Moises Alfaro at the Roger W. Lytle Disc Golf Course in Founders Park.Photo by Danny Fulgencio
Moises Alfaro played baseball, basketball and soccer and grew up in Oak Bluffs. He always carries a Frisbee with him that he can throw around before and after practice.
That was in the early 70’s when flying saucers became insanely popular. In 1976, when he was 23, a friend told him about a frisbee competition in Corpus Christi.
So they went on a road trip, thinking it would be fun to play on the beach. Alfaro competed and won, becoming the first Frisbee champion in Texas.
He won in his own right (his winning throw was 82 yards) in a game in which a player throws a Frisbee as far as possible and sprints to catch it. But he’d never seen freestyle, in which athletes perform Harlem Globetrotter-style tricks — behind your back, under your legs, while doing somersaults while spinning the disc.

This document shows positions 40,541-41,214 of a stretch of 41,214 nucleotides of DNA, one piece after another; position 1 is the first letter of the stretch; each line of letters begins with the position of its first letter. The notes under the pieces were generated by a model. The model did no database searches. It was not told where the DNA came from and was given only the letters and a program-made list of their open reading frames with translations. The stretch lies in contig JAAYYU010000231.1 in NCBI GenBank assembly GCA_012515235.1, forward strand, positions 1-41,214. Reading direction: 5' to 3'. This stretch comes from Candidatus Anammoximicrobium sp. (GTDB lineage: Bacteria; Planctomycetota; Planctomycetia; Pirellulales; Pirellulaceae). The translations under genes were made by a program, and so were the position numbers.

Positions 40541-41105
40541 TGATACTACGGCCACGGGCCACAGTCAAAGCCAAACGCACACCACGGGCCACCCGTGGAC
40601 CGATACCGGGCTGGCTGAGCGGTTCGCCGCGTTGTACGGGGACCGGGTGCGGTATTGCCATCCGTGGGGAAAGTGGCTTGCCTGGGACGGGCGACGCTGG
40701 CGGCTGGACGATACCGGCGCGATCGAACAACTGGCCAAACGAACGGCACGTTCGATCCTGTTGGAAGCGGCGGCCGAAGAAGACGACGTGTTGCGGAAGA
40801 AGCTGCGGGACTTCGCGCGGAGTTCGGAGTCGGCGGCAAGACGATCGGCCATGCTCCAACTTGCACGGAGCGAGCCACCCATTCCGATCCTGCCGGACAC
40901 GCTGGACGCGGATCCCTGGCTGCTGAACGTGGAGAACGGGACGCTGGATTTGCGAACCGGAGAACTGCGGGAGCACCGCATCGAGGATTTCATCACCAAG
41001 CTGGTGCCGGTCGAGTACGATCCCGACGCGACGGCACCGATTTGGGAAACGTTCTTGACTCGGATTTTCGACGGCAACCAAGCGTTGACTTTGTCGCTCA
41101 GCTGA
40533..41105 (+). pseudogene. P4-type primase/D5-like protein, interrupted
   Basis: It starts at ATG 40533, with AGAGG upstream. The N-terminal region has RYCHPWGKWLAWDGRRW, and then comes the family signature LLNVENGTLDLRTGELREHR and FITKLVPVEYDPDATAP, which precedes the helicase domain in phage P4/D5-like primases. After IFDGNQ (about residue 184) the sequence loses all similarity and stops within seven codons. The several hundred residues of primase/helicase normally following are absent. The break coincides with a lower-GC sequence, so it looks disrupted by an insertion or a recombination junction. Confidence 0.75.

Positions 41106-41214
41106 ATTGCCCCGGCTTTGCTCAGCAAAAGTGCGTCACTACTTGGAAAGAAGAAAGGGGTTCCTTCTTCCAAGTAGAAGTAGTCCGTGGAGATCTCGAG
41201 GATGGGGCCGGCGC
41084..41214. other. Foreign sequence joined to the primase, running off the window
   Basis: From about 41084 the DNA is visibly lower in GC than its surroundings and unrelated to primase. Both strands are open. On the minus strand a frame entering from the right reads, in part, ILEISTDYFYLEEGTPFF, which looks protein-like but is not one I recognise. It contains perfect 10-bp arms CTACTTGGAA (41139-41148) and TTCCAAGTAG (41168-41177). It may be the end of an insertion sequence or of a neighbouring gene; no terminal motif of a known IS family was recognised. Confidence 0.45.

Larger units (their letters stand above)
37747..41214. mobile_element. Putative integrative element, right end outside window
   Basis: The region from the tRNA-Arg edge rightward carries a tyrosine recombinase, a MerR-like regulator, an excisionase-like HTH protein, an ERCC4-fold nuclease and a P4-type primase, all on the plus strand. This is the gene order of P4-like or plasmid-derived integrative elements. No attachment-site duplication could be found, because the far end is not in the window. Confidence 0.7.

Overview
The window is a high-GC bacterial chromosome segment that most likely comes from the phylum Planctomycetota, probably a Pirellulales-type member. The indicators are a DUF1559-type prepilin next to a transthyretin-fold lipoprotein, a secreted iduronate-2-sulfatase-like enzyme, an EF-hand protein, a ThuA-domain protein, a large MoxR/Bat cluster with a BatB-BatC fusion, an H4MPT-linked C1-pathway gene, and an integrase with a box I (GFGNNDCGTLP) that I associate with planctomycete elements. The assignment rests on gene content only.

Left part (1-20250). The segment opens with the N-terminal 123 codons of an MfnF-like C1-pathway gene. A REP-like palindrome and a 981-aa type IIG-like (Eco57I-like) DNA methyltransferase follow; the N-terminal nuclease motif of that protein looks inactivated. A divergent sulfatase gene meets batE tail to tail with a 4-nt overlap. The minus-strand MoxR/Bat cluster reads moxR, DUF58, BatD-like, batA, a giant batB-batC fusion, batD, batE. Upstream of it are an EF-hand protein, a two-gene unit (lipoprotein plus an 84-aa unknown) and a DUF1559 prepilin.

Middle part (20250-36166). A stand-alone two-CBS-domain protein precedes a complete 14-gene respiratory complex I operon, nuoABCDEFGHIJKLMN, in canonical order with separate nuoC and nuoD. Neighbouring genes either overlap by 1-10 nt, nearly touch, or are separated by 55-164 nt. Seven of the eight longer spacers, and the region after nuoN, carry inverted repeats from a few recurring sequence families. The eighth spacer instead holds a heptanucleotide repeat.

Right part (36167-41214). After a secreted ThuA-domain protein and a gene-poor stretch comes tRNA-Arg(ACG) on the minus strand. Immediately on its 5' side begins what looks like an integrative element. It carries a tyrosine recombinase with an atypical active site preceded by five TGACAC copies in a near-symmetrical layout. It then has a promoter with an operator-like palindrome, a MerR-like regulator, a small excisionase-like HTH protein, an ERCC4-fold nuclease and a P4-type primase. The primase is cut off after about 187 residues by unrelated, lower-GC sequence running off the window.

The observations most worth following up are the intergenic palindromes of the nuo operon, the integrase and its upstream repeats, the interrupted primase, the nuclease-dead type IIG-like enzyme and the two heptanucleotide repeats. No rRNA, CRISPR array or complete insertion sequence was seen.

After that, he went home and practiced freestyle Frisbee for five or six hours a day.
Alfaro already had a wife and child by this time, but Frisbee maker Wham-O paid to play in the World Frisbee Championships in the Rose Bowl in Pasadena, California, about a year after he won the Corpus.
He was ranked 19th out of about 100 athletes from around the world. He then returned to the World Championships four more times, earning sponsor fees through points tournaments across the country. He’s been called “The Lone Star of Texas” because he’s been our state’s only competitor. He has been featured in Frisbee World Magazine several times and organized the first Dallas area Frisbee Tournament at Lake Ray Hubbard in 1979.
That same year, he won the second annual Waterloo Disc Golf Classic in Austin, now in its 39th year. His picture appeared on the first page of the Austin American-Statesman: shirtless, shorts, tan, straight black hair in a cape, football boots. That’s his professional Frisbee uniform.